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Precision Trolling Depths


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After season and season of seeing fish streak up AND down 20 to 40' to look at lures, I wonder what is the true benefit of knowing the exact depth your lures are running. I think that with very negative fish there may be some benefit of hitting them in the nose with your lure, but I'm not convinced being 10-15' away with your presentation makes a great deal of difference. Thoughts?

Edited by Big Water
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Count me in for one who wants to know how deep my gear is running for reproducibility.  There are sometimes "hot zones" that fish are biting in that I want to match.  For example, If I pop a fish on a rigger down 20'.......I will make sure I have a dipsy and/or a leadcore out to cover the same depth away from the boat.

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Big Water brings up a good point for exploration.  My first thought however is why are the fish coming to look and not hitting? It may be that something is wrong with my setup as well as the fact that they aren't "hungry". They are at least "curious" so I would be messing with the rigger (up and down, change in speed, turns etc.) or bring up or down another rigger  to see if they would hit that with a different setup on it or change in movement. I think an analogy from ice fishing is appropriate. fish will come and thoroughly examine a certain jig that has been presented repeatedly without hitting and then you immediately put down another line with a different jig and whamo. Another thing is we often assume that fish can't "see" something that is presented below them but we forget that despite their eyes being located topside they perceive movement primariiy with their lateral line structure but much of the time they may be looking skyward and seeing moving shapes or outlines and are attracted by that and then may discover some element of the presentation that is off, moving too rapidly for their liking and they are spooked by it or become disinterested. I always assume a curious fish to be positive rather than negative (such as one staying on the bottom without moving or suspended and not responding) and it is up to me to challenge them to hit :)  The exact depths lures are running are often more important in our own minds much of the time other than when there is a distinctly formed thermocline with fish sitting within a relatively narrow band. Take for example the fact that most folks set in terms of rounded of numbers (20 30 40 etc.) with no real rationale for that repeatability is really the most important factor as Gill T already noted. Just thinking out loud here :lol:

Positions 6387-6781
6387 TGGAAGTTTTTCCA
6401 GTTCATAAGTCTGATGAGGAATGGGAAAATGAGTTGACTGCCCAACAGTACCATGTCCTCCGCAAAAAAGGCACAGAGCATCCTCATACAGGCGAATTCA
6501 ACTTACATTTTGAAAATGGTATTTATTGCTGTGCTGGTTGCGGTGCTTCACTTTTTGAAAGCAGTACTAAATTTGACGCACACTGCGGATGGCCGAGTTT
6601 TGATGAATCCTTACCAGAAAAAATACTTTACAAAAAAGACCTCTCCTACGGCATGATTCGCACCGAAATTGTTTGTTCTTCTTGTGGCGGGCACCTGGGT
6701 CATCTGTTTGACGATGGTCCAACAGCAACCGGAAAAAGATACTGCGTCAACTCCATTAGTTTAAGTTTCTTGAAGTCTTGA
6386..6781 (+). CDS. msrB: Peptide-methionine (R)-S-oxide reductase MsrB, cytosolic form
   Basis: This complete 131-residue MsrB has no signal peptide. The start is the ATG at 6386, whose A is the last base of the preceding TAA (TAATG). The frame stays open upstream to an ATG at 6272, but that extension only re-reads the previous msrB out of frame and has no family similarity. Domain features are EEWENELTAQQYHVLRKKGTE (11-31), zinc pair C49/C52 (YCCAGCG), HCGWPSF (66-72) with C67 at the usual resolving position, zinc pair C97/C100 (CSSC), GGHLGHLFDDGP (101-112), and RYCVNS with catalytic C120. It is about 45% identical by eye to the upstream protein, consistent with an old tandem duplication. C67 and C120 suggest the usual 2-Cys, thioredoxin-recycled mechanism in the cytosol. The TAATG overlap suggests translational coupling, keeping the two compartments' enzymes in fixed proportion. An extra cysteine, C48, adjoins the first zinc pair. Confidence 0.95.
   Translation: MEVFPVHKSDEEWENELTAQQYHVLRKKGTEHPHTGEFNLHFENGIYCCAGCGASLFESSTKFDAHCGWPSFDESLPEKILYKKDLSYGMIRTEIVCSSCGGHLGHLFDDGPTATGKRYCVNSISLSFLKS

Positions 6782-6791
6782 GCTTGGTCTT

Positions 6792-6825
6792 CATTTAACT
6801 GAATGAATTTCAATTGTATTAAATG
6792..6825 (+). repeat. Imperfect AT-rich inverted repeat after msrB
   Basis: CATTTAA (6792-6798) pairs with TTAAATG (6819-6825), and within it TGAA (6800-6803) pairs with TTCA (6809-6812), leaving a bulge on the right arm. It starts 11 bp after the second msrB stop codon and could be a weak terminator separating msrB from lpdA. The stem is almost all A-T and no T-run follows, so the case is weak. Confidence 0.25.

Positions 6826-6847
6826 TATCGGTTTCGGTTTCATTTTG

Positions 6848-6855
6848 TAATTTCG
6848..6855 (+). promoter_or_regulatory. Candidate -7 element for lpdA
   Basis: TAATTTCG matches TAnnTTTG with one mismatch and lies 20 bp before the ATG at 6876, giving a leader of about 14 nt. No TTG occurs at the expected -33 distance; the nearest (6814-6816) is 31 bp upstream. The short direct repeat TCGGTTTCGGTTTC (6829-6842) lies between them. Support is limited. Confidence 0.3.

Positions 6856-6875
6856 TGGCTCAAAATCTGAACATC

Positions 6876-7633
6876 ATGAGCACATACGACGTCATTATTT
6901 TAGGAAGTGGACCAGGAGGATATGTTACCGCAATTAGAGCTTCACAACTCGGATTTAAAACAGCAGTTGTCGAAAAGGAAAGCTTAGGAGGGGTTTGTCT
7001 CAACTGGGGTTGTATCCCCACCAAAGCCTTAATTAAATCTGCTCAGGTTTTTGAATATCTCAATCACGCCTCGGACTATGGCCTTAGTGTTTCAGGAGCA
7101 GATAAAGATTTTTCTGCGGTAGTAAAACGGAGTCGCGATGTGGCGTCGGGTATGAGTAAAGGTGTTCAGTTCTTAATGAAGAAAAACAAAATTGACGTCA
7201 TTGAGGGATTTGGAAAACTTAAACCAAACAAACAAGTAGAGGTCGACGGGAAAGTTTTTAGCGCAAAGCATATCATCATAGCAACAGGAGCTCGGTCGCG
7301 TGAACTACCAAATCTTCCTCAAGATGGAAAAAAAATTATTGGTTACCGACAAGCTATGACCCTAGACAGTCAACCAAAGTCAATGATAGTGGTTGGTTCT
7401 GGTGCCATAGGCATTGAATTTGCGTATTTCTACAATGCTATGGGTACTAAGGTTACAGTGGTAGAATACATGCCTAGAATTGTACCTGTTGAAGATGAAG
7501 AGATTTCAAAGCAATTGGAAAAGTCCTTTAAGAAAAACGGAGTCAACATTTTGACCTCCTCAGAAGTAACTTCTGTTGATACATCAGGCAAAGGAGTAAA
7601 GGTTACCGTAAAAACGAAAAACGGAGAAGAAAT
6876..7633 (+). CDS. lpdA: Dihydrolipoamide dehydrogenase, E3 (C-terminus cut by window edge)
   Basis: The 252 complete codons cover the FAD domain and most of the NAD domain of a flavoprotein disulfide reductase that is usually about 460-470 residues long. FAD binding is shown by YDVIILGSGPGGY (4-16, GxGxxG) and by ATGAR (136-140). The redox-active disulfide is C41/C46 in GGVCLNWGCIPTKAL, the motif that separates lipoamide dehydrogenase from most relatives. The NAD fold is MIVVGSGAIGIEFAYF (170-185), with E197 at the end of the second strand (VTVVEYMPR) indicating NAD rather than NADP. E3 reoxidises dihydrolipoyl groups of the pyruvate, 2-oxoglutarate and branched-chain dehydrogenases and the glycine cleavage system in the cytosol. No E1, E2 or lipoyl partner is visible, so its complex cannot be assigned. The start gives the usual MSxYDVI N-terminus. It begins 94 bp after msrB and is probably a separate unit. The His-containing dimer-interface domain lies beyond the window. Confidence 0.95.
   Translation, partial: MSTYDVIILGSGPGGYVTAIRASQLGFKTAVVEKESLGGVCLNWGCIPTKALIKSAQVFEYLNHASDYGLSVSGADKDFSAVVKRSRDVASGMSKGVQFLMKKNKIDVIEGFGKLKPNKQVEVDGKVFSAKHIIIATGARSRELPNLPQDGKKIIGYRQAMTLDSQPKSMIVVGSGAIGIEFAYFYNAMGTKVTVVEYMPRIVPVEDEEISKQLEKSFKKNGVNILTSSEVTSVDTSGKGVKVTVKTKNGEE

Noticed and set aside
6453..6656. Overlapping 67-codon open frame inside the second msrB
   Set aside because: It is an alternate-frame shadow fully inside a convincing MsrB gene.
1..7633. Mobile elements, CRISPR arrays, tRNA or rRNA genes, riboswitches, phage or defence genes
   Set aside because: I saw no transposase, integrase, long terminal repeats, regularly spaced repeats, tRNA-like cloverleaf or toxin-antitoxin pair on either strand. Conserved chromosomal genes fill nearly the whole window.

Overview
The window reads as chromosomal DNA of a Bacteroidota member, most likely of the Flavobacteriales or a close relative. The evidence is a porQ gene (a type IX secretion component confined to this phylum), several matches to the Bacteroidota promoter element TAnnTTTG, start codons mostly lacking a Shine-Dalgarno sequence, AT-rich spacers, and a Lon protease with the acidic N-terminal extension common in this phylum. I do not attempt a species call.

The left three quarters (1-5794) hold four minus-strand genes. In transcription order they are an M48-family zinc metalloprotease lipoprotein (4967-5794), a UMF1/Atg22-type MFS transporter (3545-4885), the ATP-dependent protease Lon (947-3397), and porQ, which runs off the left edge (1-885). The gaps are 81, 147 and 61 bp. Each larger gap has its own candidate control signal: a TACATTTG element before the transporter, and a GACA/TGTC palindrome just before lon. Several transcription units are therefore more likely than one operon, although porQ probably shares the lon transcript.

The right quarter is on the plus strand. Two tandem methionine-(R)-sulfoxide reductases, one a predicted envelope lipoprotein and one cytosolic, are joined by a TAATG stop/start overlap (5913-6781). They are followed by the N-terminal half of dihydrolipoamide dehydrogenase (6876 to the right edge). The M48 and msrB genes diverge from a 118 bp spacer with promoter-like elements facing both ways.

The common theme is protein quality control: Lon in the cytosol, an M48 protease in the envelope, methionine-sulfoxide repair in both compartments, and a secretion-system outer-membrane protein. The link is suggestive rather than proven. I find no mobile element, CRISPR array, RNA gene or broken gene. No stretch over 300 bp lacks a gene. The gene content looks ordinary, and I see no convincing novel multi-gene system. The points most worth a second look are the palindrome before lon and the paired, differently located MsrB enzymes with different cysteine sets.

Edited by Sk8man
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I think that different fish species react to baits differently. I have yet to see a walleye streak 20ft let alone 40ft. Up or brown. Most all the guys that try to educate people, whether it's a tv show or a charter, they want those lures 5ft above the fish, that 5ft is sometimes 10ft above to 5 below this is just my experience. Nothing is 100% but it does get you in the ball park.